Borders Swings To Loss, But Barnes & Noble Profit Rises 3%
Bookseller Borders Group , in a significant strategy shift, said on Thursday that it would close nearly half of its Waldenbooks stores, weigh options for its international units, and start selling books through its own Web site.
The company, which also posted a quarterly loss, said it would focus on its U.S. superstores.
The moves come as the No. 2 U.S. bookstore chain behind Barnes & Noble
Barnes & Noble, meanwhile, reported its profits rose 3% helped by stronger sales. Sales were helped by fewer markdowns of best sellers and supply-chain improvements, the company said.
To Reduce Size of Waldenbooks
Borders plans to reduce the size of its Waldenbooks U.S. mall-based book chain, which has been struggling with declining same-store sales, to about 300 stores by the end of 2008 from 564 in 2006.
In addition, it will explore alternatives for the majority of its international segment, including its UK, Ireland, Australia and New Zealand superstores and Books etc. chain.
Borders had already been remodeling stores with expanded cafes and higher-margin stationery products, but its expenses have tripled since 2005.
Now the company will cut back on remodeling until it finishes developing a new prototype. The first store under the new design should open in early 2008.
Other plans include modifying the Borders Rewards program, which has nearly 17 million members.
The strategy shift will probably yield earnings-per-share growth in 2008, the Ann Arbor, Michigan-based company said, after a year of "transforming and stabilizing -- but not significantly improving -- financial performance" in 2007.
The company will also be responsible for its own online sales starting in 2008, ending its alliance with Amazon.com Inc.
Borders Swings To Loss
Borders posted a net loss of $73.6 million, or $1.25 per share, for the fourth quarter ended on Feb. 3, compared with year-earlier net income of $119.1 million, or $1.78 per share.
Excluding items, earnings were $94.8 million, or $1.61 per share, missing the analysts' average forecast of $1.62 per share, according to Reuters Estimates.
Consolidated sales rose 2.9% to $1.5 billion. The analysts' average forecast was $1.47 billion.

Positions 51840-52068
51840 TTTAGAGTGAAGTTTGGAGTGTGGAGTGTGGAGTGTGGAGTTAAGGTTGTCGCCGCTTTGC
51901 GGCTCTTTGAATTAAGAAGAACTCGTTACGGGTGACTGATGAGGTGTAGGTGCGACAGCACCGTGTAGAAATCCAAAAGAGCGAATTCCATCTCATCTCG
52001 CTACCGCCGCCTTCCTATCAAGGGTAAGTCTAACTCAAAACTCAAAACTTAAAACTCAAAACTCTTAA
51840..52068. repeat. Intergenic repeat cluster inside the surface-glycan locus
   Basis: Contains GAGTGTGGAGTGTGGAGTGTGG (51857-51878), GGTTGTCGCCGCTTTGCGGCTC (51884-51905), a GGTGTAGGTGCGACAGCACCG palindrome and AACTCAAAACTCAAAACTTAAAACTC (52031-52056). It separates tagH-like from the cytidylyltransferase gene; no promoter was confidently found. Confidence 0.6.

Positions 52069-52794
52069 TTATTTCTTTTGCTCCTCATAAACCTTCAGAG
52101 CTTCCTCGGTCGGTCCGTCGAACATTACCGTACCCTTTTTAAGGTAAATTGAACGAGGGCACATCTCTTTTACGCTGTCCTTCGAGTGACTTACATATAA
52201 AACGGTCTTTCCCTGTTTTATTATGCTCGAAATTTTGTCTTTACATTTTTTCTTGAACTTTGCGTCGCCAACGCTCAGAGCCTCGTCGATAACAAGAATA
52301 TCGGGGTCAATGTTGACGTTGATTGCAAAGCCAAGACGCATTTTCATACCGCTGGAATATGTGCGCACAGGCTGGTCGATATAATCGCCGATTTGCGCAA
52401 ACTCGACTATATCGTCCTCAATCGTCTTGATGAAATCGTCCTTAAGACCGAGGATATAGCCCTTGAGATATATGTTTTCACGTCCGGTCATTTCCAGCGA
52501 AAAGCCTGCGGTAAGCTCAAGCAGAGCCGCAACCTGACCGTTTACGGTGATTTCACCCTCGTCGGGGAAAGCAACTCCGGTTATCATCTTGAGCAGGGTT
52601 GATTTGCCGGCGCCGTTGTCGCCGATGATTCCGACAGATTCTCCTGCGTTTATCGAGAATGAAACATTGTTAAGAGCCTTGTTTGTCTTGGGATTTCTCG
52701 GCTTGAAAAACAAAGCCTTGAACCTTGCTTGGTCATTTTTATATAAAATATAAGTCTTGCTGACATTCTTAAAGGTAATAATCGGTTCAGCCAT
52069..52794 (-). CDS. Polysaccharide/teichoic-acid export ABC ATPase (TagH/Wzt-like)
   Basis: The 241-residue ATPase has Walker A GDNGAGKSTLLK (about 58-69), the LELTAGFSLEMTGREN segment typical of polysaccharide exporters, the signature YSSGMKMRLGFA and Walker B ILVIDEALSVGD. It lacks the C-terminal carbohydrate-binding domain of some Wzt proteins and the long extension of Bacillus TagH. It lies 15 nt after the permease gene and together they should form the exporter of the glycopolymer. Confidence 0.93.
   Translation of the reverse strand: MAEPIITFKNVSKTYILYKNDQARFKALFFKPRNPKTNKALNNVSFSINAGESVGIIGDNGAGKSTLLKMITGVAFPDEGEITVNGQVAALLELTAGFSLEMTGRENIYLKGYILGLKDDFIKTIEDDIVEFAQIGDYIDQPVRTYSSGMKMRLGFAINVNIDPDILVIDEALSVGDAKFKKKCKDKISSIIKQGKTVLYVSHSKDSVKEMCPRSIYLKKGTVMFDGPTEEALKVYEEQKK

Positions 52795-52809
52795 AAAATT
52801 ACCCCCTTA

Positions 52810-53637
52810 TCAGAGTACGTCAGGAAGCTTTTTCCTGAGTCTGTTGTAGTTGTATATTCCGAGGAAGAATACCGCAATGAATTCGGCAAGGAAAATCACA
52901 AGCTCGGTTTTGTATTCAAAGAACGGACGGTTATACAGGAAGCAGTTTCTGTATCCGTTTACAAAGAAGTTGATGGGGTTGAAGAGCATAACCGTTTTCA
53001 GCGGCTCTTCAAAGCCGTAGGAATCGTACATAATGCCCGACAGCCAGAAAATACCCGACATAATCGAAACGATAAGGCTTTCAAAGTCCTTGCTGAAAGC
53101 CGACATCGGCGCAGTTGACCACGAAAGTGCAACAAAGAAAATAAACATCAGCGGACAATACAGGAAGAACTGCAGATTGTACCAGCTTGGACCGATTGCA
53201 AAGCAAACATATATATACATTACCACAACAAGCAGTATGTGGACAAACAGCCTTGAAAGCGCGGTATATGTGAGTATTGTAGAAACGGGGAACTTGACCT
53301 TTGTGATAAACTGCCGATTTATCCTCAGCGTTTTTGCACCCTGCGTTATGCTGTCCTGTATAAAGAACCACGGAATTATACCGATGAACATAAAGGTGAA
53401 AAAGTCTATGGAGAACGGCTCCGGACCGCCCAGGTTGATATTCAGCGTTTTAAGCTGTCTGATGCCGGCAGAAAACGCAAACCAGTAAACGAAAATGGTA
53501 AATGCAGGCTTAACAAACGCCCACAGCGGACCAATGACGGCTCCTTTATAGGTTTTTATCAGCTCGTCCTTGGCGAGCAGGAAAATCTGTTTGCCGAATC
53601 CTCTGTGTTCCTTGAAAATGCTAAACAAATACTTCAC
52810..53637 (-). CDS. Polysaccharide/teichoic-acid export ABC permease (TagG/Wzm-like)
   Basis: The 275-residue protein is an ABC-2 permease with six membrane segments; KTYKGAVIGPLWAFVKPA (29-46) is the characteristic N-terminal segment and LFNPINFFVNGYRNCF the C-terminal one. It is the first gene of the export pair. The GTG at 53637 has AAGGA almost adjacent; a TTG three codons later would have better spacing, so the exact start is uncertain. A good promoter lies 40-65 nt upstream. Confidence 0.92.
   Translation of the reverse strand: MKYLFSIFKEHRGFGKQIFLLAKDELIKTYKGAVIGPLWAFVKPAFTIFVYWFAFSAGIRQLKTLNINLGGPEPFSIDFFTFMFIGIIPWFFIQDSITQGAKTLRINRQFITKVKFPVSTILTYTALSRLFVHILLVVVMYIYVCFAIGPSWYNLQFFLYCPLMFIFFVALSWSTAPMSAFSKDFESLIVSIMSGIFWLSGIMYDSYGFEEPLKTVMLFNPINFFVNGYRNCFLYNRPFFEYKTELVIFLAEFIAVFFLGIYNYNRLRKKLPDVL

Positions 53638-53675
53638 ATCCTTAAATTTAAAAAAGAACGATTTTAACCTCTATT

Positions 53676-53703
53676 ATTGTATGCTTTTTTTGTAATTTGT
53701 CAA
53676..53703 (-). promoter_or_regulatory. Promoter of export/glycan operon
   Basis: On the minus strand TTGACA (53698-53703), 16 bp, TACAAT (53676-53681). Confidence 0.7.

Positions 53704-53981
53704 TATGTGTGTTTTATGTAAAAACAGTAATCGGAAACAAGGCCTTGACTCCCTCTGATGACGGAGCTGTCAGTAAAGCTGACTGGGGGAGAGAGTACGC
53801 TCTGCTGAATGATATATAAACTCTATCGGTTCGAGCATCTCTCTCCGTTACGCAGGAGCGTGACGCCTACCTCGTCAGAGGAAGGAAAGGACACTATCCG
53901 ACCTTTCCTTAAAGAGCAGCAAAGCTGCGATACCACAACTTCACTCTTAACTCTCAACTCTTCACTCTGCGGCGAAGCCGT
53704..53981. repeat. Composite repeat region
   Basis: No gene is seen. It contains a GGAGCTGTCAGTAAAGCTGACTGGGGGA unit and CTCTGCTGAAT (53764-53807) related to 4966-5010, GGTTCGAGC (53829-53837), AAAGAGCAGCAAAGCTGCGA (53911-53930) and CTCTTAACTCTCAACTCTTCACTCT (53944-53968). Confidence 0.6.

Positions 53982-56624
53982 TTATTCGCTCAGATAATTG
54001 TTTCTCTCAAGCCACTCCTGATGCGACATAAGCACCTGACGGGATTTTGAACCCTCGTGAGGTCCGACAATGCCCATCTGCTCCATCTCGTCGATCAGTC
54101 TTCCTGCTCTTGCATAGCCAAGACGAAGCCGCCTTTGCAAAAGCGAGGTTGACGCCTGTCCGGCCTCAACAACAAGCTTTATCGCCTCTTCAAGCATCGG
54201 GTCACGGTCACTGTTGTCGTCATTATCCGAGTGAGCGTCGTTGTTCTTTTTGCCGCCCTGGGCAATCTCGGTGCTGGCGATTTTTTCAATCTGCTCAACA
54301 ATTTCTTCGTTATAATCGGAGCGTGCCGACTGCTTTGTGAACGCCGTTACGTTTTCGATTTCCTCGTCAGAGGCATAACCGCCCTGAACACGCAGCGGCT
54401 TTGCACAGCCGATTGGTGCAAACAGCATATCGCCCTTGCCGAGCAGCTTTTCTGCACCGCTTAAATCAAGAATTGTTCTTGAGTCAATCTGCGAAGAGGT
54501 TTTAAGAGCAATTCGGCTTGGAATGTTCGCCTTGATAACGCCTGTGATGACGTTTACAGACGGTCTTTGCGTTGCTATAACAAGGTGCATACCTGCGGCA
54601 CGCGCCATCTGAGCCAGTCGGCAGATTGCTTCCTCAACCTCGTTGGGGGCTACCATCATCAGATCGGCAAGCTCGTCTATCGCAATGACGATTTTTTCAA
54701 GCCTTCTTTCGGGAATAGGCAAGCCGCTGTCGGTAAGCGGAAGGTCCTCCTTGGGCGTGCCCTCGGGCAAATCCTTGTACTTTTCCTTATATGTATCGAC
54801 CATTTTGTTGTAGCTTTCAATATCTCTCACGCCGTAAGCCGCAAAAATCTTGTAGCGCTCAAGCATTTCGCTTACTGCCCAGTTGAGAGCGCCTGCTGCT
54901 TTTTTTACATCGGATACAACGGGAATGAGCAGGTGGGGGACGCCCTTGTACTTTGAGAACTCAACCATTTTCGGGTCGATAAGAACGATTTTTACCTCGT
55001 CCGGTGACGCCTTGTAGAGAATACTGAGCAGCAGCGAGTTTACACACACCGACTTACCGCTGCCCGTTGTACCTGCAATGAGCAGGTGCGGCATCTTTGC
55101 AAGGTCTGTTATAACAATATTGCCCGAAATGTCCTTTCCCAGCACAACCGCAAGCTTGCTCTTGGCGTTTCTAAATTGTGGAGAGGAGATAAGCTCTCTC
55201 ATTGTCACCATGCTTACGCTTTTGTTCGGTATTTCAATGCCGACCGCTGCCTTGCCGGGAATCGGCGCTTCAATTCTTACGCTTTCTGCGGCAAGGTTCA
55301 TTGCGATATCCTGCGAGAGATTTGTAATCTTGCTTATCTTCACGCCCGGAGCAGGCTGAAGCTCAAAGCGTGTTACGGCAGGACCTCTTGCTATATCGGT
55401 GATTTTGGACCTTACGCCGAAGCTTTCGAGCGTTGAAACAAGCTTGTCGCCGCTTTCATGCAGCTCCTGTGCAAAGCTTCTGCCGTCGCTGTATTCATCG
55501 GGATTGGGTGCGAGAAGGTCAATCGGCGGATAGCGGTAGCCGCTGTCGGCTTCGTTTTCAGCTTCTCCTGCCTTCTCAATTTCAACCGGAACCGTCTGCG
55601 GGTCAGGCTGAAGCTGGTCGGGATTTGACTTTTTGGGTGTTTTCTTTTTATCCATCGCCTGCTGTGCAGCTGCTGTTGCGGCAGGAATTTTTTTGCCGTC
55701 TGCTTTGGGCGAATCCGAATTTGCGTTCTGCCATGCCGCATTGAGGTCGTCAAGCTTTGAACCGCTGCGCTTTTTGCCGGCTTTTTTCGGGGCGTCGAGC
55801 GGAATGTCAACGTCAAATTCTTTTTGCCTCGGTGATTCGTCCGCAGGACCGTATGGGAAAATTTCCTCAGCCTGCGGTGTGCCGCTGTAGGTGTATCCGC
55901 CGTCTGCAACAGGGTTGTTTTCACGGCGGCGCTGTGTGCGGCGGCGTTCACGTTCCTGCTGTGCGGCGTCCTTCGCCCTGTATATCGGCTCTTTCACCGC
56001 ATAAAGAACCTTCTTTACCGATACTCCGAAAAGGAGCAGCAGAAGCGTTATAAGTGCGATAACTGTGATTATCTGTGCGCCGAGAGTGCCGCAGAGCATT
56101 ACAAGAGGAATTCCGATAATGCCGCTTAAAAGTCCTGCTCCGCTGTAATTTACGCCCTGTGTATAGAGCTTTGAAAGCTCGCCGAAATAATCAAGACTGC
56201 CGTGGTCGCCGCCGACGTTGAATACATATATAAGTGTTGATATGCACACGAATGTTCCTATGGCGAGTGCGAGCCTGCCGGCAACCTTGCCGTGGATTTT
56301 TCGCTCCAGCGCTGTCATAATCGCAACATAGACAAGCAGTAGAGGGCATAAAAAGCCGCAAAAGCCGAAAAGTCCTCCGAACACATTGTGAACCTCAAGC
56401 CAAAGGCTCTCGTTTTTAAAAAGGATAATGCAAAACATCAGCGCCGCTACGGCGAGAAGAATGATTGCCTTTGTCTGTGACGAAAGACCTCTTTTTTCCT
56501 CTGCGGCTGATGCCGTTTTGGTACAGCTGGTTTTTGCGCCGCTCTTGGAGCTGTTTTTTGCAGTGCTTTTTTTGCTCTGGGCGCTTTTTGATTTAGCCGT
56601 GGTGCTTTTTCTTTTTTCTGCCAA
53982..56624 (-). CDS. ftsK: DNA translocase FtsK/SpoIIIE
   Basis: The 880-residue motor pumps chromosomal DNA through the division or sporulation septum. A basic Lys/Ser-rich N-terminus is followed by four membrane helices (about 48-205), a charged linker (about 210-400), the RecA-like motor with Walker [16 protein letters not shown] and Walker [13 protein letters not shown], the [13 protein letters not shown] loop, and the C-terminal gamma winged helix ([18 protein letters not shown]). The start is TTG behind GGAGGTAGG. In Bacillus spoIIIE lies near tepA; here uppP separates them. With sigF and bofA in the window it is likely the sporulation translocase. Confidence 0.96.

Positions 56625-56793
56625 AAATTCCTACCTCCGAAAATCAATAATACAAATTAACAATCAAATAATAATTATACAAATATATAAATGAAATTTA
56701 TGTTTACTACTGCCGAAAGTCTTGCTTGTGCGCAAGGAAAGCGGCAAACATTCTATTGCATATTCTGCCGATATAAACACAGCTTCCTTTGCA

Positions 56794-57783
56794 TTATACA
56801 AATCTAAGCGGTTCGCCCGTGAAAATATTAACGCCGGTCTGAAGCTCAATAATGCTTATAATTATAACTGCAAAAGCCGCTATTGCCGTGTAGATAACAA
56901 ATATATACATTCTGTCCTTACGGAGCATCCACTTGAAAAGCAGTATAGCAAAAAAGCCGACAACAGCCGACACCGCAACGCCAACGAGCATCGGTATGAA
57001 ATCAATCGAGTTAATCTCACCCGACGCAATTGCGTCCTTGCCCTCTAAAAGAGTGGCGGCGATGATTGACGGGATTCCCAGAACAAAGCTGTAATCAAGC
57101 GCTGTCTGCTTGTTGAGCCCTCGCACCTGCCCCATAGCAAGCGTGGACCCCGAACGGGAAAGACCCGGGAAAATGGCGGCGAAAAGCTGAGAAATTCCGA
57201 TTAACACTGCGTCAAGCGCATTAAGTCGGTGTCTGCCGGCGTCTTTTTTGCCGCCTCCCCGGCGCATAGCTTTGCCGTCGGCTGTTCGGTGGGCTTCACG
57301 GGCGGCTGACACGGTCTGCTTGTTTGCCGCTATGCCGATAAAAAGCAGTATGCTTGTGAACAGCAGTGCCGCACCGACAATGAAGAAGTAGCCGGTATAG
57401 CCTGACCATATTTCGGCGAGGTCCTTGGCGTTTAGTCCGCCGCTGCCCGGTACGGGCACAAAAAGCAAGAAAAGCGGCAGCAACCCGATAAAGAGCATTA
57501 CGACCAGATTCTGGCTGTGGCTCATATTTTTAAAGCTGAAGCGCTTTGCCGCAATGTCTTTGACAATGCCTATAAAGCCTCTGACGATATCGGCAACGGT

Borders said it aimed to achieve same-store sales growth at a low- to mid-single digit percentage rate at its U.S. superstores by 2009. Fourth-quarter U.S. superstore same-store sales fell 2.8%.
The company also said it would publish exclusive and proprietary books, hoping to develop its own bestsellers, highlight the Borders brand and drive high margin sales, a tactic similar to Barnes & Noble.
Barnes & Noble Profits Up 3%
Barnes & Noble posted a 3% rise in quarterly profit on Thursday. For the quarter ended Feb. 3, the New York bookseller reported net income of $127 million, or $1.84 a share, compared with $123 million, or $1.76 a share, a year earlier.
Included in the latest results was a charge of 3 cents a share, related to the planned closure of a Memphis Internet distribution center.
Its sales rose 7% to $1.88 billion from $1.75 billion.
Looking ahead, Barnes & Noble projects a fiscal first-quarter loss of 8 cents to 12 cents a share, which includes charges from the distribution center's closing and costs related to the review of the company's stock-option practices.
Excluding those, the company sees its bottom-line results coming in between a loss of 1 cent a share and earnings of 5 cents a share. The mean estimate of analysts surveyed by Thomson Financial was for earnings of 1 cent.
On the other hand, Borders said it would not provide sales and earnings outlooks as it works on its plans, or comment on analysts' forecasts.
Borders shares, which closed at $21.43 on Wednesday, have fallen 16% from the 52-week high hit on March 31, 2006.
The stock trades at nearly 29.8-times next year's expected earnings, compared with a multiple of 22.5 for Barnes & Noble.